https://riseandshine.childrensnational.org/wp-content/uploads/2019/06/anxious-boy-with-mom-feature.png 300 400 Rise and Shine https://riseandshine.childrensnational.org/wp-content/uploads/2017/11/childrens_riseandshine_logo.jpg Rise and Shine2019-06-13 15:29:132019-06-13 15:34:57Expert advice on identifying, improving your child’s anxiety
Your teenager just asked you if she can start an Instagram account. What should you do? We’ve put together some social media tips for parents to help you and your kids navigate the online world.
It’s okay for your teen to be online
We’ve all heard the horror stories of kids being bullied on social media or friending sexual predators pretending to be kids. But it really is okay for your teen to be online. In fact, online relationships are part of typical adolescent development. Social media can support teens as they explore and discover more about themselves and their place in the grown-up world by giving them access to communities they might not find locally. So talk to your teen about why they want to be on social media and then help them find safe ways to get these benefits both online and offline.
But, be sure your teen is behaving appropriately in both the real and online worlds. Many teens need to be reminded that a platform’s privacy settings do not actually make things “private” and that images, thoughts and behaviors teens share online will instantly become a part of their digital footprint indefinitely. Keep lines of communication open and let them know you’re there if they have questions or concerns.
Warn children about the importance of privacy and the dangers of predators and sexting
Teens need to know that once content is shared with others, they will not be able to delete or remove it completely. This includes texting inappropriate pictures. Teach your kids how to balance how much they share about themselves online.
Teens may also not know about or choose not to use privacy settings, and they need to be warned that sex offenders often use social networking, chat rooms, email and online gaming to contact and exploit children. Make sure your kids know about identity theft and false identity.
Find an appropriate balance
It’s important for teens to balance healthy and essential activities such as sleep, exercise, learning and family time with digital consumption. You can help them do this by discussing what activities need to be prioritized daily and then budget for social media/screen time through the use of a family media plan. The media plan should include clear boundaries about what media is allowed and what is not. Time limits are also very important. A timer is one of the best ways to help set a limit.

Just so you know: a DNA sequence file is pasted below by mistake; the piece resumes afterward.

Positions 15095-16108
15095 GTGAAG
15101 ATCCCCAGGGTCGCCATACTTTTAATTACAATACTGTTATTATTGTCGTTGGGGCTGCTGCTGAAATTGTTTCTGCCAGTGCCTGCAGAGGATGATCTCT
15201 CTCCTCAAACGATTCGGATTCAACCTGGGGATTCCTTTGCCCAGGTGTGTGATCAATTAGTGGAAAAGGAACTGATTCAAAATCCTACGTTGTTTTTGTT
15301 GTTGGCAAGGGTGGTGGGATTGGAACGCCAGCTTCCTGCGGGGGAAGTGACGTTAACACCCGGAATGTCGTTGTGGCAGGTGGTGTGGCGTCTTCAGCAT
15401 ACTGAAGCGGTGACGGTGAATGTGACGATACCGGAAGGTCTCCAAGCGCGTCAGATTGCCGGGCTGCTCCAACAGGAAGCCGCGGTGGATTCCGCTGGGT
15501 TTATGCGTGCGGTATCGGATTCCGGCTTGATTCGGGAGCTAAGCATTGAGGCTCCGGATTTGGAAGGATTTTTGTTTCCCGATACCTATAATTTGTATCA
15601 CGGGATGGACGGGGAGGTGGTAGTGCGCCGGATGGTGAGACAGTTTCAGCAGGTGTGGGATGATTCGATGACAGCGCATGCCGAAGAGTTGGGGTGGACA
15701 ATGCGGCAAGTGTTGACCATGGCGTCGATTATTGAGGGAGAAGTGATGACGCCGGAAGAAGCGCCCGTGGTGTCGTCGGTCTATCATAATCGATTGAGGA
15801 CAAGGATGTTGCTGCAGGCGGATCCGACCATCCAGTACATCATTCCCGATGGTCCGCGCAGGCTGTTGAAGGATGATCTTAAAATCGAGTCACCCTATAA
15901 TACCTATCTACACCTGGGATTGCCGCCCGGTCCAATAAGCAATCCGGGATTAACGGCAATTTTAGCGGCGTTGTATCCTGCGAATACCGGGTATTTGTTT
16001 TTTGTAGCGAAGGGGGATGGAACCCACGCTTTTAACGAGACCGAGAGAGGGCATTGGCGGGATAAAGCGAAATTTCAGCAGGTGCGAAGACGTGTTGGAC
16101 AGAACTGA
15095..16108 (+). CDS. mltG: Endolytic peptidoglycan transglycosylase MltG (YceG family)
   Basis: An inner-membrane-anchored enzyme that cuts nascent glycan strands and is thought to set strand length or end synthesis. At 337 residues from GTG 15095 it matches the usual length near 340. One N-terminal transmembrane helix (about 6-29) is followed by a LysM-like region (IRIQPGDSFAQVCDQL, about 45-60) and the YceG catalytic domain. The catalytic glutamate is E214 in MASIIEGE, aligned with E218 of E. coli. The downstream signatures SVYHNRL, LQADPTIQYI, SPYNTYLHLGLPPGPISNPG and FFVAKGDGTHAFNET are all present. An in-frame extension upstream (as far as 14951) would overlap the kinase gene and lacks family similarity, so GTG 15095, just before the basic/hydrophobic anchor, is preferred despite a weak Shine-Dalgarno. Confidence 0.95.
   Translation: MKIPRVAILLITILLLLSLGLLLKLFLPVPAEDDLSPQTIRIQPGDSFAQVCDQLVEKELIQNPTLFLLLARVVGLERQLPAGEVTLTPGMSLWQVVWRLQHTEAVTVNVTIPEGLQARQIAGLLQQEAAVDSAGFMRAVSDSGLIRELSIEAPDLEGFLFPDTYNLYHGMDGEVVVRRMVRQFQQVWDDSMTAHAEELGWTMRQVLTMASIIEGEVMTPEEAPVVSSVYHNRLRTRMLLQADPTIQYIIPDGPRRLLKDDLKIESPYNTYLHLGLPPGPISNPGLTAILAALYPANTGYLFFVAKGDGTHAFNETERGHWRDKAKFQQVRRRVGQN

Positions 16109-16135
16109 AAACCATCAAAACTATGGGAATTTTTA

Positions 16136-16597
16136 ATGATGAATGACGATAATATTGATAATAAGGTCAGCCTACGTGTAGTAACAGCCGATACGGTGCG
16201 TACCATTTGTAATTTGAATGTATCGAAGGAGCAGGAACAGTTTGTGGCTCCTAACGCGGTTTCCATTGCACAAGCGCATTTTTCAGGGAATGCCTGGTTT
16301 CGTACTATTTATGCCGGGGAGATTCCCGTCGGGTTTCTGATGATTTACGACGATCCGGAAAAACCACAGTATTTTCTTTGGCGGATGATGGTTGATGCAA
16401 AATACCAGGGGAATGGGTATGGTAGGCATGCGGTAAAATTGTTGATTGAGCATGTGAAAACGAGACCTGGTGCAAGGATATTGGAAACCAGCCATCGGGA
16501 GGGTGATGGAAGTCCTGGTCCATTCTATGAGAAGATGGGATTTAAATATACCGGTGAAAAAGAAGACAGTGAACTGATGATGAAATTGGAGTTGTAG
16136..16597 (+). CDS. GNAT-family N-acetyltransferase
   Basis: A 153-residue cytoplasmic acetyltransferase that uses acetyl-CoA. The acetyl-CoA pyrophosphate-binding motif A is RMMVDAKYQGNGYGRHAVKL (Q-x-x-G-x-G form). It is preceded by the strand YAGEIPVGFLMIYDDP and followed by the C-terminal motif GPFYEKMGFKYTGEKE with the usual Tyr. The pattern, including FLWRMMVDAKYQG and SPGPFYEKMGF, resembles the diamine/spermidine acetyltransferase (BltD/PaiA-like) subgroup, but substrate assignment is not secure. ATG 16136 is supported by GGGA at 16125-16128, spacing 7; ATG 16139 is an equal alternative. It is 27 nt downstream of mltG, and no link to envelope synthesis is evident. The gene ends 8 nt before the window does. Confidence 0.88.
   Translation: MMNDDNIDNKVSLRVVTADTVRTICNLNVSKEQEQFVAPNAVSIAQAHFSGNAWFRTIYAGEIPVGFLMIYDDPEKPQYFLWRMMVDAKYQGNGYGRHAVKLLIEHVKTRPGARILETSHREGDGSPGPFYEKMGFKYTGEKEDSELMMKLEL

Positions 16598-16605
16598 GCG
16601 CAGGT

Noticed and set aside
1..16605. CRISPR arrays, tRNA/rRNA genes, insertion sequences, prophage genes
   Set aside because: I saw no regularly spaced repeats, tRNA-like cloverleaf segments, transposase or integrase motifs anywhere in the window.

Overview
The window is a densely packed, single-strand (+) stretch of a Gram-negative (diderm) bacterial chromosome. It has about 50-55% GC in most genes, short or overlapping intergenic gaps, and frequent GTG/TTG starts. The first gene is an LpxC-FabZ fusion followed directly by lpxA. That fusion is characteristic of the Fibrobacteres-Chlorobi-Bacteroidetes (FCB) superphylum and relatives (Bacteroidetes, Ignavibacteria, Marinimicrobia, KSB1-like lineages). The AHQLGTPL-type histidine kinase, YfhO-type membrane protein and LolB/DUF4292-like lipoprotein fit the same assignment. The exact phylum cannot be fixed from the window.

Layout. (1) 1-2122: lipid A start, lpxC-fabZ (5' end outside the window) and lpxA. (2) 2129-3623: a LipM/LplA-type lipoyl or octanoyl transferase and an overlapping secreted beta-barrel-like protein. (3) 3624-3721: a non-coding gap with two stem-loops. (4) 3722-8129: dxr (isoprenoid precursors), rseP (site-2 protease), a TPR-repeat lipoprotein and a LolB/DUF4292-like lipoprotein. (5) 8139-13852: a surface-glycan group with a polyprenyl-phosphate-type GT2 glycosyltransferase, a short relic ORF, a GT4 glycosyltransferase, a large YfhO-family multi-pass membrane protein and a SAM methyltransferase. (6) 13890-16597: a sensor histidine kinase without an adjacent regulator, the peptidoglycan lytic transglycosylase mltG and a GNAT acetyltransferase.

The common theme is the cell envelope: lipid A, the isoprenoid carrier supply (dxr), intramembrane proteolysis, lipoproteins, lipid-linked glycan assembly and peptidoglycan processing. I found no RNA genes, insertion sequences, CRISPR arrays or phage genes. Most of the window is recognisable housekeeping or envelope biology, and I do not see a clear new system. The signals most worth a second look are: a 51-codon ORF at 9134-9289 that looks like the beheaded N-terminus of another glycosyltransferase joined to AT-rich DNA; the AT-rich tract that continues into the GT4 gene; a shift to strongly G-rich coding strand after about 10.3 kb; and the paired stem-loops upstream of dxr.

To help your teen get over the fear of missing out, have them block or silence notifications from social media that alerts them to what their peers are doing, such as playing certain video games or attending parties.
You can also create media-free zones, such as during meal times and at bedtime, and set aside specific days or hours as “media-free” periods.
Be a good role model
Teens tend to do what they see rather than what you say. So if you spend all your time looking at Instagram, chances are your teen will too. Be a good role model and limit your time on social media and screens. And when you are using your own device, make sure you don’t ignore your kids.
Remember: Kids will be kids
Kids will make mistakes using media. Try to handle errors with empathy and turn a mistake into a teachable moment. However, some indiscretions, such as sexting, bullying or posting self-harm images, may be a red flag that hints at trouble ahead. It’s important that you carefully observe your children’s behaviors and, if needed, enlist supportive professional help, including the family pediatrician.